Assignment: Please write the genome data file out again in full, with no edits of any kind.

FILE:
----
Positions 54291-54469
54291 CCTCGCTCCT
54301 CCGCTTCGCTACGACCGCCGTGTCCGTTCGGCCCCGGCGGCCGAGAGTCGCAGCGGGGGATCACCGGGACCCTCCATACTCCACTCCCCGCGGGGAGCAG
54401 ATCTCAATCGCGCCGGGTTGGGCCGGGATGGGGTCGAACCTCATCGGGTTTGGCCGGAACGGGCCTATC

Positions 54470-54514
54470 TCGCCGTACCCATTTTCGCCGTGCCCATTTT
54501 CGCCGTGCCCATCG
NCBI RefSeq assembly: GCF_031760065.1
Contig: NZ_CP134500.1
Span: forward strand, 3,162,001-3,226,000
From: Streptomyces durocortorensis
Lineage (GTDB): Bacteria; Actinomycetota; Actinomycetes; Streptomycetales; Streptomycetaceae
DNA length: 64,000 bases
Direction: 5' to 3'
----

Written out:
Positions 54291-54469
54291 CCTCGCTCCT
54301 CCGCTTCGCTACGACCGCCGTGTCCGTTCGGCCCCGGCGGCCGAGAGTCGCAGCGGGGGATCACCGGGACCCTCCATACTCCACTCCCCGCGGGGAGCAG
54401 ATCTCAATCGCGCCGGGTTGGGCCGGGATGGGGTCGAACCTCATCGGGTTTGGCCGGAACGGGCCTATC

Positions 54470-54514
54470 TCGCCGTACCCATTTTCGCCGTGCCCATTTT
54501 CGCCGTGCCCATCG
NCBI RefSeq assembly: GCF_031760065.1
Contig: NZ_CP134500.1
Span: forward strand, 3,162,001-3,226,000
From: Streptomyces durocortorensis
Lineage (GTDB): Bacteria; Actinomycetota; Actinomycetes; Streptomycetales; Streptomycetaceae
DNA length: 64,000 bases
Direction: 5' to 3'